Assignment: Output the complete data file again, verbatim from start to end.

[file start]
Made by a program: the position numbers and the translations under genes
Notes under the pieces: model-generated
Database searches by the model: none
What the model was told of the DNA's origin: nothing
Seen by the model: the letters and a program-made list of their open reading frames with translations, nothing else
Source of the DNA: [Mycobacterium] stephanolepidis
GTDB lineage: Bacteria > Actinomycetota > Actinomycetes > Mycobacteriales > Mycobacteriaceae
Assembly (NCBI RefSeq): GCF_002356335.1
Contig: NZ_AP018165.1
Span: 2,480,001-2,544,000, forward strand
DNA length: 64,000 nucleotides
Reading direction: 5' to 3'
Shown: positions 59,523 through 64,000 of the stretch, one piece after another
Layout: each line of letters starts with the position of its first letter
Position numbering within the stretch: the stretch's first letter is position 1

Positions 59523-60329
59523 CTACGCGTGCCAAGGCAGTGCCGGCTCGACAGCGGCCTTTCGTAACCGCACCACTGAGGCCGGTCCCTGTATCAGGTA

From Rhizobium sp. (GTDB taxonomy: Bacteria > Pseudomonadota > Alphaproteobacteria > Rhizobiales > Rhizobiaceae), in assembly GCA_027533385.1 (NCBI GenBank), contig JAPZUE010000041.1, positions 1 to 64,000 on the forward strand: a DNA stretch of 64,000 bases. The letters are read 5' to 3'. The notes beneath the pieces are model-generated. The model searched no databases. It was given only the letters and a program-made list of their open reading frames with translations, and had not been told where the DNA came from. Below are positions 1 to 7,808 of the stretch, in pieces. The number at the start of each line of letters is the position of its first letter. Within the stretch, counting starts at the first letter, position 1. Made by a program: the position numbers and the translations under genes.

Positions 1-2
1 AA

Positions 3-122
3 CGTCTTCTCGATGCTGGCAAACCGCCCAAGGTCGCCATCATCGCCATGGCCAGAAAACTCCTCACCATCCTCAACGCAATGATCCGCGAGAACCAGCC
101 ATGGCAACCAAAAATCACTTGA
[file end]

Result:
Made by a program: the position numbers and the translations under genes
Notes under the pieces: model-generated
Database searches by the model: none
What the model was told of the DNA's origin: nothing
Seen by the model: the letters and a program-made list of their open reading frames with translations, nothing else
Source of the DNA: [Mycobacterium] stephanolepidis
GTDB lineage: Bacteria > Actinomycetota > Actinomycetes > Mycobacteriales > Mycobacteriaceae
Assembly (NCBI RefSeq): GCF_002356335.1
Contig: NZ_AP018165.1
Span: 2,480,001-2,544,000, forward strand
DNA length: 64,000 nucleotides
Reading direction: 5' to 3'
Shown: positions 59,523 through 64,000 of the stretch, one piece after another
Layout: each line of letters starts with the position of its first letter
Position numbering within the stretch: the stretch's first letter is position 1

Positions 59523-60329
59523 CTACGCGTGCCAAGGCAGTGCCGGCTCGACAGCGGCCTTTCGTAACCGCACCACTGAGGCCGGTCCCTGTATCAGGTA

From Rhizobium sp. (GTDB taxonomy: Bacteria > Pseudomonadota > Alphaproteobacteria > Rhizobiales > Rhizobiaceae), in assembly GCA_027533385.1 (NCBI GenBank), contig JAPZUE010000041.1, positions 1 to 64,000 on the forward strand: a DNA stretch of 64,000 bases. The letters are read 5' to 3'. The notes beneath the pieces are model-generated. The model searched no databases. It was given only the letters and a program-made list of their open reading frames with translations, and had not been told where the DNA came from. Below are positions 1 to 7,808 of the stretch, in pieces. The number at the start of each line of letters is the position of its first letter. Within the stretch, counting starts at the first letter, position 1. Made by a program: the position numbers and the translations under genes.

Positions 1-2
1 AA

Positions 3-122
3 CGTCTTCTCGATGCTGGCAAACCGCCCAAGGTCGCCATCATCGCCATGGCCAGAAAACTCCTCACCATCCTCAACGCAATGATCCGCGAGAACCAGCC
101 ATGGCAACCAAAAATCACTTGA